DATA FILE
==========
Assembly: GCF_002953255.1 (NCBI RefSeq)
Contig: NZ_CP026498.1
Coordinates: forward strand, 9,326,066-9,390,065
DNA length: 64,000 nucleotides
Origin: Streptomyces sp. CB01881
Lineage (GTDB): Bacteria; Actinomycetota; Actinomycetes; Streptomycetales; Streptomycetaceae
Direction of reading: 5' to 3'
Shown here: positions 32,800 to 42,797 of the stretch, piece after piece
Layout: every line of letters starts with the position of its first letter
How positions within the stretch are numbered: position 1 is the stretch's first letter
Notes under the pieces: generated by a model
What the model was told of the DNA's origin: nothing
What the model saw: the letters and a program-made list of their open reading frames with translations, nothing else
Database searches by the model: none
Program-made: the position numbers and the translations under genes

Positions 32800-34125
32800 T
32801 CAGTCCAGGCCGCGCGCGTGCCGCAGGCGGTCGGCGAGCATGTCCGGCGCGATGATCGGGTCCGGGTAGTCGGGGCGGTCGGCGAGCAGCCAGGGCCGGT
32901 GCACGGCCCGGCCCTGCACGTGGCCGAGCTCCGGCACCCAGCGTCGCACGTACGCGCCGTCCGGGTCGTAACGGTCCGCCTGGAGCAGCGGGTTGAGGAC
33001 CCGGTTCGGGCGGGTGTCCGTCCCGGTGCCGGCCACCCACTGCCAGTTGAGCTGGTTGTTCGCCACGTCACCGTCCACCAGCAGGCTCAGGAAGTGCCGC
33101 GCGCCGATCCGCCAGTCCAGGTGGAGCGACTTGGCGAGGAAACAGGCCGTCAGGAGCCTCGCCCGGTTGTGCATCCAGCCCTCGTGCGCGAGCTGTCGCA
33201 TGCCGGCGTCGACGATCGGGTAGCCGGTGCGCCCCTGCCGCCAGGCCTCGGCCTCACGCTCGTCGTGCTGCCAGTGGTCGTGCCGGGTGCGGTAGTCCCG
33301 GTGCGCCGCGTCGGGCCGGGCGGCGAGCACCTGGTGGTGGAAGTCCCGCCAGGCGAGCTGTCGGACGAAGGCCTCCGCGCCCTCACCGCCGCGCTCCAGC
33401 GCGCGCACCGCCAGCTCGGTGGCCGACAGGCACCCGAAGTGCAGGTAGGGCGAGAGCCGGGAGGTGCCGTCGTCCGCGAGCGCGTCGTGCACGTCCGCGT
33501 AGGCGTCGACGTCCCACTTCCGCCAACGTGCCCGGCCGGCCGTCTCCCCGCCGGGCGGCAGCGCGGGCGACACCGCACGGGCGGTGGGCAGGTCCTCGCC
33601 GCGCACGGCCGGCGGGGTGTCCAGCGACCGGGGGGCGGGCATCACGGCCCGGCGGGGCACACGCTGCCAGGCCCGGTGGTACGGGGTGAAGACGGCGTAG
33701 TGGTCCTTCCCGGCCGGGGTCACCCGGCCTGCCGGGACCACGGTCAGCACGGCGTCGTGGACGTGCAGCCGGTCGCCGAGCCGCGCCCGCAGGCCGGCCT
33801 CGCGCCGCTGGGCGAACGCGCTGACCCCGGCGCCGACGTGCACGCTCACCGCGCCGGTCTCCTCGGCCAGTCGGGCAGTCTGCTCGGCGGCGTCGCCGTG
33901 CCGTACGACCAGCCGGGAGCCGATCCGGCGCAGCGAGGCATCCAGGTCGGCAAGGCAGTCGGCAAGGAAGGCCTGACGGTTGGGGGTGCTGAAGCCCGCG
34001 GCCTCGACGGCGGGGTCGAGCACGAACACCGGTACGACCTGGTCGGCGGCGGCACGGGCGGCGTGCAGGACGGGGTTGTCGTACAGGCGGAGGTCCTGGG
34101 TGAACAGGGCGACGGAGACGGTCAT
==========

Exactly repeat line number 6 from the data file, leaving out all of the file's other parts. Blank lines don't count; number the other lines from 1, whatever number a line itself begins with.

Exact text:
Lineage (GTDB): Bacteria; Actinomycetota; Actinomycetes; Streptomycetales; Streptomycetaceae